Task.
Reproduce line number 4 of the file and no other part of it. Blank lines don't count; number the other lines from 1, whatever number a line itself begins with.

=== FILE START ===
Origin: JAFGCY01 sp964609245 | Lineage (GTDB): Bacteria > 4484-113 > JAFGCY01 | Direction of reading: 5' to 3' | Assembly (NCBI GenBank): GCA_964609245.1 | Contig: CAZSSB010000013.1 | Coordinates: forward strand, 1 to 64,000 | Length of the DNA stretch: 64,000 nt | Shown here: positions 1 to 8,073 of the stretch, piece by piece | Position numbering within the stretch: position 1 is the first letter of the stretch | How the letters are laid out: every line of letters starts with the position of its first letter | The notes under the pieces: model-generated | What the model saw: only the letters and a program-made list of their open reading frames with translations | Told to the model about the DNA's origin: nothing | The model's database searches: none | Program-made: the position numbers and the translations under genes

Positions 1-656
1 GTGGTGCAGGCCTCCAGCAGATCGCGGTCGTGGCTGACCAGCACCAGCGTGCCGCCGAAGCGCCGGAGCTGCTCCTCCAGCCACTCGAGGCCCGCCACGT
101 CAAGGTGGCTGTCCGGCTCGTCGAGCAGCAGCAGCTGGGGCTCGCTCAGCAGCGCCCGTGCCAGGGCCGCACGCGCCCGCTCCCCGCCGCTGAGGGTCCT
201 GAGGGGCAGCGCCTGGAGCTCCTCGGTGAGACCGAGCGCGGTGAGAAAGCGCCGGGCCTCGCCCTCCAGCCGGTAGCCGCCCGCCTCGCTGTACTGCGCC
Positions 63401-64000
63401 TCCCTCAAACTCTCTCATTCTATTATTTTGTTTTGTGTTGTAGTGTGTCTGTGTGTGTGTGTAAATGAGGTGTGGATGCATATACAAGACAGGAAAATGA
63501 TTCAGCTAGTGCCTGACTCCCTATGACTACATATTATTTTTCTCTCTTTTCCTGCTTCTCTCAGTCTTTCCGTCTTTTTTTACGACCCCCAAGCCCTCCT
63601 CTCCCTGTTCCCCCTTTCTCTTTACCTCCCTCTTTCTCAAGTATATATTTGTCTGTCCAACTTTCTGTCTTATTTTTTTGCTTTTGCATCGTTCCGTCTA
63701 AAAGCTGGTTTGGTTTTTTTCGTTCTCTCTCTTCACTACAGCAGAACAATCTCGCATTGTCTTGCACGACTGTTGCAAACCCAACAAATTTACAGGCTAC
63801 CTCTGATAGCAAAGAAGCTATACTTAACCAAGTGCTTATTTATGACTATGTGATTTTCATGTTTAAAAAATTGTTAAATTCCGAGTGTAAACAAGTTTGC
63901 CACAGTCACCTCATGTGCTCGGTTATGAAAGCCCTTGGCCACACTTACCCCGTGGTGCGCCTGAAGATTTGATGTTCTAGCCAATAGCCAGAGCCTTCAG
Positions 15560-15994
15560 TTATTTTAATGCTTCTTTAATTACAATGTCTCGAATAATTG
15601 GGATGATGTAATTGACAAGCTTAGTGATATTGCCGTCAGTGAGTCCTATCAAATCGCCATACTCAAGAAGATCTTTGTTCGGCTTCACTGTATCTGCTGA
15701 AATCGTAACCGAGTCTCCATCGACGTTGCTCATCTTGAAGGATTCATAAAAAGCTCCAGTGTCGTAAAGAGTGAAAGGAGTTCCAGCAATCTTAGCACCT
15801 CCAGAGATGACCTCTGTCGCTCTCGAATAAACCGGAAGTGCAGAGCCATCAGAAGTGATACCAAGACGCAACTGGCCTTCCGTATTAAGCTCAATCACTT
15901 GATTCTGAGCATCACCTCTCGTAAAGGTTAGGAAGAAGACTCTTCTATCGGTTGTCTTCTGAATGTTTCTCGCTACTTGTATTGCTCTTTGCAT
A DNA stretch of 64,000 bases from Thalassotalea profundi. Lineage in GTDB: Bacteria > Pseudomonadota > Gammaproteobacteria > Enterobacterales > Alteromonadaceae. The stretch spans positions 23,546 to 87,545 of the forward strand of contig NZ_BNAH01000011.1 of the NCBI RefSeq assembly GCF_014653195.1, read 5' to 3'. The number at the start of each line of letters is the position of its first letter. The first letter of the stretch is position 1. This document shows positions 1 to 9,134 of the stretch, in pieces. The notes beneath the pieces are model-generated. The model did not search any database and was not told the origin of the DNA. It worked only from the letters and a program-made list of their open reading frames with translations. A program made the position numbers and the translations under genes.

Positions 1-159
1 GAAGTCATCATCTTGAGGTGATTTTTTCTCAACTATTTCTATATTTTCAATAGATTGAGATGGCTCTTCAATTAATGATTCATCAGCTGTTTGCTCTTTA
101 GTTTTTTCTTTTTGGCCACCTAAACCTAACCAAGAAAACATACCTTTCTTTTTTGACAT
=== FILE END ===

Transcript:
101 CAAGGTGGCTGTCCGGCTCGTCGAGCAGCAGCAGCTGGGGCTCGCTCAGCAGCGCCCGTGCCAGGGCCGCACGCGCCCGCTCCCCGCCGCTGAGGGTCCT